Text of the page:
Title: Schools and Masters of Fencing: From the Middle Ages to the Eighteenth Century
Author: Egerton Castle
Paperback: 336 pages
Publisher: Dover Publications, 2003. Originally published 1885.
This book fills me with nerd rage. It’s such an arrogant and ill-informed Victorian age view of the history of fencing. The author is so thoroughly caught up with the nineteenth century idea of progress that he cannot see anything beyond what he wants to see. Sadly, the book is still the best history of fencing from the Middle Ages to the present day. Here’s a sample:
It seems, therefore, paradoxical that the management of the sword should be better understood now than in the days when the most peaceable man might be called upon at any time to draw in defence of his life. (p.3)
Yes, paradoxical indeed. How can someone who has a good chance of living or dying by the sword not understand the weapon and its use better than someone for whom the downside of losing a sword fight is buy the after-match drinks and cucumber sandwiches? After all, we all know people who play paintball make better soldiers than veterans and those who watch medical documentaries on the Discovery Channel make better brain surgeons than those who have studied for five-plus years. Perhaps the paradox has another solution – you’re wrong, you dumb fuck.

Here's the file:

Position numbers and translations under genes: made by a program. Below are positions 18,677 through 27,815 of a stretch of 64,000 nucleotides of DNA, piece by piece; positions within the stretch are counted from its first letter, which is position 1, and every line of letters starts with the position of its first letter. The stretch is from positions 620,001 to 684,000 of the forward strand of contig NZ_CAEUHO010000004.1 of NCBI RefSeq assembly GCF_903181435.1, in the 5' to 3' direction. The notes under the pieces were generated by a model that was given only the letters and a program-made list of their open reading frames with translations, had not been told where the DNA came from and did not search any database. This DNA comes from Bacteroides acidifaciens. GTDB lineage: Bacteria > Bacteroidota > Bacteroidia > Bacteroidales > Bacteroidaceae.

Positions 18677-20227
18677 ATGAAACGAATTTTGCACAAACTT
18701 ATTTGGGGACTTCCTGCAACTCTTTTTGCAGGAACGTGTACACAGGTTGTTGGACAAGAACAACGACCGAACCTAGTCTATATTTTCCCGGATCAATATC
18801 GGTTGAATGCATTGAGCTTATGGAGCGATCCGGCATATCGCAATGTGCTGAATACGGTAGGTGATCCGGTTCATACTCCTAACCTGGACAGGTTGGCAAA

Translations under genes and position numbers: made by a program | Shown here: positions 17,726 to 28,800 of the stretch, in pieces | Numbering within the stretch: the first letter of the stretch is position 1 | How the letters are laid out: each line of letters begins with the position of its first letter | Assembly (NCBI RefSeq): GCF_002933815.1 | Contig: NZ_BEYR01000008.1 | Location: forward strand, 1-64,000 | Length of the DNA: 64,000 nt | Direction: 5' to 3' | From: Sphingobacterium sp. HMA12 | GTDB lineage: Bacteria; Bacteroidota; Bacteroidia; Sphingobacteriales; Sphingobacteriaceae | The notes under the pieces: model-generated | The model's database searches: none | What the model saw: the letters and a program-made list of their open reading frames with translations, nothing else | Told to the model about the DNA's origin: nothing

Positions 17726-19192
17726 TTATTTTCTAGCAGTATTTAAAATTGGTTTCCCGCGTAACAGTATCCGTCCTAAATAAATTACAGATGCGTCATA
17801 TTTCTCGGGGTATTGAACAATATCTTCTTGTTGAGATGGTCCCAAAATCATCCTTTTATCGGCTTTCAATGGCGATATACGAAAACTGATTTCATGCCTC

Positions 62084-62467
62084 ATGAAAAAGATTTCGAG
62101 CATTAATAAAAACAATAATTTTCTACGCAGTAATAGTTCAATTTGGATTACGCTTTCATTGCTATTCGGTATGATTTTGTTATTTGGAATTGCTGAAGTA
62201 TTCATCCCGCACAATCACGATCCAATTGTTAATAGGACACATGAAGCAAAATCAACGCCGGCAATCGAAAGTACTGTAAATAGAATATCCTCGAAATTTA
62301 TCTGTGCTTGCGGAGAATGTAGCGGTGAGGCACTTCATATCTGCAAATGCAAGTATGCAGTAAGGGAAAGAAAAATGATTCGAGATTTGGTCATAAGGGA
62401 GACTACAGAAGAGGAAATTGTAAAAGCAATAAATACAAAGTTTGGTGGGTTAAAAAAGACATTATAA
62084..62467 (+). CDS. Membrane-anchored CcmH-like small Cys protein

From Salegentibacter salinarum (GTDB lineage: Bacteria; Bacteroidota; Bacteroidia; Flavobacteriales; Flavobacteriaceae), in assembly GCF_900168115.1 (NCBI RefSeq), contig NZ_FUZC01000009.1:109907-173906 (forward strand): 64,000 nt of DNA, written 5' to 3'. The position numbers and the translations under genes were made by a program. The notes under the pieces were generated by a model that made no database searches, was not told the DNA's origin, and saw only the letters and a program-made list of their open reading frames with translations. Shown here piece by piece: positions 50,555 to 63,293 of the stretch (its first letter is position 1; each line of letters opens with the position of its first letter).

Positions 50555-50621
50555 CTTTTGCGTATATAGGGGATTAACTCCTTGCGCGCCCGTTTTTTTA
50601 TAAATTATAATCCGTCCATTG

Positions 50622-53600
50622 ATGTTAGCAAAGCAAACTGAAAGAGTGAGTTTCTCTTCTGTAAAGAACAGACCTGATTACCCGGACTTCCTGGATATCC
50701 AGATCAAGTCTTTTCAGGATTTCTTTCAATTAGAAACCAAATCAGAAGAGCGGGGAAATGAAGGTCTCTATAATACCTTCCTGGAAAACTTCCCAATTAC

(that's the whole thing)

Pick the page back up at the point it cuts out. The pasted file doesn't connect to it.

Castle is caught up in a kind of straight-line Darwinian idea of the history of fencing which progresses from “unschooled brawling” of the Middle Ages to the mathematical precision and refinement of Castle’s time. For him, there is nothing to be learned from the past other than as the source of a long list of foolish and muddle-headed errors to be avoided. Castle’s review of the different periods and weapon styles including the longsword, sword and buckler, rapier and small sword show nothing more than the man’s bias against any form of swordplay which is not modern sport fencing. His portrait of national fencing styles is nothing more than Victorian-era racism. His understanding of the schools and masters he reviews is woefully inadequate at best and more often just plain incorrect. It is obvious that he has not done more than flick through the fencing treatises he had access to from Alfred Hutton and look at the pictures.
Unfortunately, there is no other history of fencing which has the breadth of this book. Castle looks (like a one-eyed football referee) at the significant turning points and periods of fencing and the change and development of the sword as a battlefield then sporting weapon. The greatest misery of this book is that there is nothing else like it around to dispel the prejudice, half-truths and lies perpetrated by this work. More than anything else, this book explains the attitude towards historical swordsmanship shown by the average modern sport fencer.
Regardless, this book is a must for the bookshelf of anyone with a serious interest in fencing, sword and swordsmanship.